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Can We Ever Go Home?

By: Karen J. Allen
Co-Publisher, On the Gay Horizon
 

Yesterday, a friend sent me something that was being forwarded online about how it can be dangerous to program your cell phone or your GPS with the word “home”.  If lost or stolen, they can lead thieves to your house. Pretty good advice --- so if you’ve done that on either, you might want to think about changing it.   

Not a problem for me. “Home” is not listed on any electronic device of mine. Not because I’m smarter than the average crook --- I just don’t have a good feel on exactly where home is these days. For years, it didn’t matter what my address was. Perhaps expressed best by Emily Dickinson: 

 

“Where thou art - that - is Home.”  

 

Unfortunately, several years ago, I found myself “homeless”. Yes, I still had a nice little house that kept me safe and dry but there was no longer anything there that said “home”. Now, I’ve moved myself and the cats to Charleston and I have a good feeling about being here. But, what I don’t think I’ve ever told anyone is that I considered not relocating to Charleston. For the first time since I left, almost exactly 40 years ago, I seriously thought about moving back home.  

 

There’s another quote that I’ve always liked, although this Kentucky author is not nearly as well-known as Emily Dickinson: 

 

“Home is a place you grow up wanting to leave, and grow old  

wanting to get back to.”    John Ed Pearce 

 

That place that I grew up wanting to leave is a small town in the Midwest. A nice little town filled with good-hearted people and a church on every corner. No gay people, though. None.  Actually, there were no African-Americans, zero ethnic diversity and the Catholics were barely allowed a toehold. We grew up loudly critical of our parents for being so closed-minded and prejudiced --- but that still didn’t include sexual preference. It was so unaccepted that it was unmentionable. I would’ve been less fearful if I’d ended up pregnant or caught honing my skills as a serial killer than if someone discovered I was....gay!  

 

So, okay, you’re getting the picture about growing up wanting to leave. But this doesn’t sound like someplace I would grow old wanting to get back to, does it?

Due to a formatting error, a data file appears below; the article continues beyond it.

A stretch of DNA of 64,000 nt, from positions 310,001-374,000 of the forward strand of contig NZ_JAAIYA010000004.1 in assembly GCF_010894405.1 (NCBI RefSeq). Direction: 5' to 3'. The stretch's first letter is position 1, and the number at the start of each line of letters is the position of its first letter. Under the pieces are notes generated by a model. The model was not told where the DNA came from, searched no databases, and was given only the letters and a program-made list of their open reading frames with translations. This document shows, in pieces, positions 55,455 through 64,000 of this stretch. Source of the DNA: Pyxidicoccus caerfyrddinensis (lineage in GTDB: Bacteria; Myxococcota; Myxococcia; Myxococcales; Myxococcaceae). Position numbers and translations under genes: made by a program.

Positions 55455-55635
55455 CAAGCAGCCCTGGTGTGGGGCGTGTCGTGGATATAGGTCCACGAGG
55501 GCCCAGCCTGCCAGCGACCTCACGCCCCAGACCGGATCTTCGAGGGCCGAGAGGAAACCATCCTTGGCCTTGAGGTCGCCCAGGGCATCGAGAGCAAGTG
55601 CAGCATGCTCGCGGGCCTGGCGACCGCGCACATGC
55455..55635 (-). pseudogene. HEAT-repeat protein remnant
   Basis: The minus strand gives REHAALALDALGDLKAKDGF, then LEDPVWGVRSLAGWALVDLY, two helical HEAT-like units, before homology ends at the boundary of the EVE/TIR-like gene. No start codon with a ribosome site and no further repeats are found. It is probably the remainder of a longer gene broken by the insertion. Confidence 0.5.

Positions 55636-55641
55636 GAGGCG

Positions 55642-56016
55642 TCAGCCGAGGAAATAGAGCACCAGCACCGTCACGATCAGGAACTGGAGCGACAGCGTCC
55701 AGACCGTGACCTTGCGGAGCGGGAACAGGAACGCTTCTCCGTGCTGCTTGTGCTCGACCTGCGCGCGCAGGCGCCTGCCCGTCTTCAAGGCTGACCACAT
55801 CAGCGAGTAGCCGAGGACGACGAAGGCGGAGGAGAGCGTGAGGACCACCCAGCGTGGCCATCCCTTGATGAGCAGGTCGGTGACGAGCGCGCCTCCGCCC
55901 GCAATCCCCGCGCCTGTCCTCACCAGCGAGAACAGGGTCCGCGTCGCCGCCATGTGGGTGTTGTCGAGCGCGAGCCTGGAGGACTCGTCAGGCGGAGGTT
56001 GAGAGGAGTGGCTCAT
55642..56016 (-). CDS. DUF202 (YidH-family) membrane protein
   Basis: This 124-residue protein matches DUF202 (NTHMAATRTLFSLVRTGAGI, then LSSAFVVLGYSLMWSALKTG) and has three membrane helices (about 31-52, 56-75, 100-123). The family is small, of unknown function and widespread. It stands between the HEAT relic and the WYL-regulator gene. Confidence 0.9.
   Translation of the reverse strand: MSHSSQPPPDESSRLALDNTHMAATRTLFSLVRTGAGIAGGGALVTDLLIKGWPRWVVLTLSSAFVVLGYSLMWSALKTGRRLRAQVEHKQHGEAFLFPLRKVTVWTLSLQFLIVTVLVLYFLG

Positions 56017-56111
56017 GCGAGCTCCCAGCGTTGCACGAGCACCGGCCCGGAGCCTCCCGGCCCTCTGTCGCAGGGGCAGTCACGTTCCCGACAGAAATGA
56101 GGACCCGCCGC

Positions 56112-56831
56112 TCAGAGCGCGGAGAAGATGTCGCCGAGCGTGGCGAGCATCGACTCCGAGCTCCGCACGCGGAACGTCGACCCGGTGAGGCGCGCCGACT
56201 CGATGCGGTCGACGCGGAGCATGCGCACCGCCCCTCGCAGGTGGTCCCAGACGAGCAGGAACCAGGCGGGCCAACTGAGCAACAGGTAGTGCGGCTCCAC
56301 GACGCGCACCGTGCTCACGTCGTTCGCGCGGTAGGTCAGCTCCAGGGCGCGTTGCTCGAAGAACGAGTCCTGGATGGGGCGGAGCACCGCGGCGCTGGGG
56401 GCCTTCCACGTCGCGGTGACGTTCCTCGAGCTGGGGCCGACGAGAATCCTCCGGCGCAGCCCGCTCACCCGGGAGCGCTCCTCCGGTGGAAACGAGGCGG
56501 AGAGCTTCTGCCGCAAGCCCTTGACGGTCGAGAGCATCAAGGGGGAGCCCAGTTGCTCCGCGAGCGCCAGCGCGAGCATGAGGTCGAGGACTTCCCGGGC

I know. But, despite it all, that’s home. I may not walk around waving a rainbow flag but I am far past hiding who I am, so I’ve always believed that I could never go back there to live. And I wouldn’t have even considered it if my partner was still here. I wouldn’t do that to her. Besides, she was there on several occasions and was not impressed! When I tell you there is nothing to do there I mean there is nothing to do. Dinner and a show is the baked potato bar at Wendy’s and watching them demonstrate the latest snow blower at “the Wal-Mart”. 

 

When I was weighing the possibility of maybe moving back, and, yes, questioning my sanity, I kept asking myself “why?” I thought it was because of the way I’ve felt for the last few years. Going back home sounds pretty comforting when you’ve been feeling lost. But I’ve come to realize that it’s more than that. I didn’t really get to grow up in my hometown. Like a lot of you, I bet, I grew up in the shadows. And I think what I’ve been feeling is that I want it back. I want all the experiences that I didn’t get to have. I want those years back! 

 

This started to make sense to me a couple weeks ago when I went to the South Carolina Pride Parade in Columbia. I was fortunate enough to be riding directly in front of a group of college students marching with a campus organization for gay students.  

 

There it was --- right there for everyone to see. These kids weren’t there asking for their rights. They were there to simply march and acknowledge who they are. You could see it in the bounce in their step and in the cocky little smiles on their faces. You could hear it in their voices…. 

 

“We’re gay, okay? God made us that way!” 

 

“We’re here! We’re queer! We’re fabulous! Don’t mess with us!” 

 

I wondered if their parents were on the sidelines somewhere along the parade route. It was a pride parade, after all. No better place for parents to be. I hoped so but I didn’t expect it to be the case for most of them. And someone in our group asked if these kids had any idea what the generations before them had done so that they could dance down the street. Probably not. But it was such a joy to watch them that, for the moment, I was okay with that.  

 

It made me think about the larger concept of home. In The Death of the Hired Man, Robert Frost wrote: 

 

“Home is the place where, when you have to go there,
they have to take you in.”
 

 

That’s not been the case for our community. Up until fairly recently, more often than not, when we showed up at home without camouflage, costumes or switched pronouns, we were not welcome. That’s changing, but there’s still a long, long way to go --- and there are no guarantees.   

 

I have great hope for the kids I saw marching in the Pride Parade. I worry, though, that they think the war is over just because we’ve won some battles. Organizations like The National Gay and Lesbian Task Force, HRC, Lambda Legal and Equality Maine are begging for help on the “No on 1 - Protect Maine Equality Campaign”.  The Task Force has been in Maine for the past five years working to get to where they are now. The marriage equality law was passed in May, but all the usual suspects jumped on it, immediately, and got enough signatures to place a referendum on the November ballot.